Anna Fox is an agoraphobic psychologist who drinks too much and fills her days giving on-line advice and watching her new neighbours the Russells through a camera zoom lens. She has a husband and child who live elsewhere; for reasons that become clear later in the book.
The new neighbour, Jane, comes to Anna's rescue when she ventures outside and is overcome by a panic attack. Some time later Anna is sure she sees Jane with a knife in her chest, through the window of the Russells' front room.
The police are called and find no evidence of Jane and tell her that Mrs Russell is elsewhere and safe.
Days later the mother Mrs Russell appears: a completely different woman. Anna is seen as an unreliable witness, due to her mental health issues and her drinking habit.
To add to the Hitchcock association, Anna is a film buff with a preference for black and white film noir. She also belongs to an on-line chat group for agoraphobics where she uses her skills as a psychologist to help others as well as receiving support from fellow agoraphobics.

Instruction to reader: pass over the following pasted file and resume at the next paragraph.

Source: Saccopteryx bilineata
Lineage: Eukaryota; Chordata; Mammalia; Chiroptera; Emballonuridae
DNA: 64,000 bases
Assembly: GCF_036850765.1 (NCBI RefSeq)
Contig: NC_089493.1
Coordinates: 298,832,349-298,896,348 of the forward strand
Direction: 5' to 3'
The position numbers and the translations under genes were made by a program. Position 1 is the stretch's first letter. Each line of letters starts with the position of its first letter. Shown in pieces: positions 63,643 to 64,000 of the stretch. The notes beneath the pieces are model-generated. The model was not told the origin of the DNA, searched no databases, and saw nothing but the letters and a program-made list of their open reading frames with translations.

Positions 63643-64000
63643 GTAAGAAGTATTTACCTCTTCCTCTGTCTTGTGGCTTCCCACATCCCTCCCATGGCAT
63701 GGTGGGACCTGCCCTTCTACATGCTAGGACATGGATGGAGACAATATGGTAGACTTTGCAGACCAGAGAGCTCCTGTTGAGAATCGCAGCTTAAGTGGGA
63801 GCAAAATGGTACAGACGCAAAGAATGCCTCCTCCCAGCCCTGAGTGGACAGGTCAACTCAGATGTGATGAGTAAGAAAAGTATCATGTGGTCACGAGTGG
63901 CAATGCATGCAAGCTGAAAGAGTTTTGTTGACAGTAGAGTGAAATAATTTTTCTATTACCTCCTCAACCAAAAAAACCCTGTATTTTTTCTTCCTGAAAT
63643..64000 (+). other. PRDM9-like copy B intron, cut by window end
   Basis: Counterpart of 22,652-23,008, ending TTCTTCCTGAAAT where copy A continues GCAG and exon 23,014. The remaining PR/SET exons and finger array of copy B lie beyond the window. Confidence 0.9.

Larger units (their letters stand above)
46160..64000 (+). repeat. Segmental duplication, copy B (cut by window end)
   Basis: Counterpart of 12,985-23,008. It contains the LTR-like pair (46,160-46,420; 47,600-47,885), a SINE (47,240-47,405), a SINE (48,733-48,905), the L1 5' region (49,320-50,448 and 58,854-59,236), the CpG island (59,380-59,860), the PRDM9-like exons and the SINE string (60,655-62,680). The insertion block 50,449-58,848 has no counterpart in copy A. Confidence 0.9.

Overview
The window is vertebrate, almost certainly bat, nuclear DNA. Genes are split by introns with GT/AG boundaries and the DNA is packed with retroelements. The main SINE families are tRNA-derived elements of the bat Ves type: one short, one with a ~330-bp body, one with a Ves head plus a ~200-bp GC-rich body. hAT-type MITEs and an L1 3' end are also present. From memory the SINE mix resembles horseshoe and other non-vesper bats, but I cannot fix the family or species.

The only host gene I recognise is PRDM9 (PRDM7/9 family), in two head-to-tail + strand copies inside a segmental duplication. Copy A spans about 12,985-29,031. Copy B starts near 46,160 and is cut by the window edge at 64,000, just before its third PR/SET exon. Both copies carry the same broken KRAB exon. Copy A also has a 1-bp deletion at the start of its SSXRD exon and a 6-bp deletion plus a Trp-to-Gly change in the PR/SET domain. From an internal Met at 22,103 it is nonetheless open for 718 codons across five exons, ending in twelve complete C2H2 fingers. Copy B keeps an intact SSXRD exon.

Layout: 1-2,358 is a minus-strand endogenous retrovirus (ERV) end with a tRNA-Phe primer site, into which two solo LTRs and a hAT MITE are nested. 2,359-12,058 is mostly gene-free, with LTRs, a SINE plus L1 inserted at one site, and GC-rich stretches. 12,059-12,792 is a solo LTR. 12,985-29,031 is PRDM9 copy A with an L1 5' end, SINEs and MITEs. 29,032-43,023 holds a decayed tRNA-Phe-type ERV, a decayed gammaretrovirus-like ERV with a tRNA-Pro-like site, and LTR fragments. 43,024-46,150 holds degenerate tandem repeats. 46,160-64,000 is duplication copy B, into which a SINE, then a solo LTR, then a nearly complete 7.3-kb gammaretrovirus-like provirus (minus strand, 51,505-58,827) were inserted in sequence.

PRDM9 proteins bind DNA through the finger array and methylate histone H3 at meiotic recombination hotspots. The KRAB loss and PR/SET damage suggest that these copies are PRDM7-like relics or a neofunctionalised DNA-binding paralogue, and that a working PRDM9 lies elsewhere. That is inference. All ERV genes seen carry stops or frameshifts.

Author A.J. Finn (a pseudonym for Daniel Mallory) is an experienced editor for William Morrow Publishing Company. He has clearly been paying attention to how to write a stunning thriller with lots of satisfying twists, and a nail-biting ending.
The Woman in the Window is a real page-turner and even though the title annoyed me (so - just put girl or woman in the title and people will think of Gone Girl or Girl on the Train, right?) it is one of the best examples of this genre I have read for a while.
Reviewed by Katrina Hinton
Catalogue link: The Woman in the Window
Catalogue link ebook: The Woman in the Window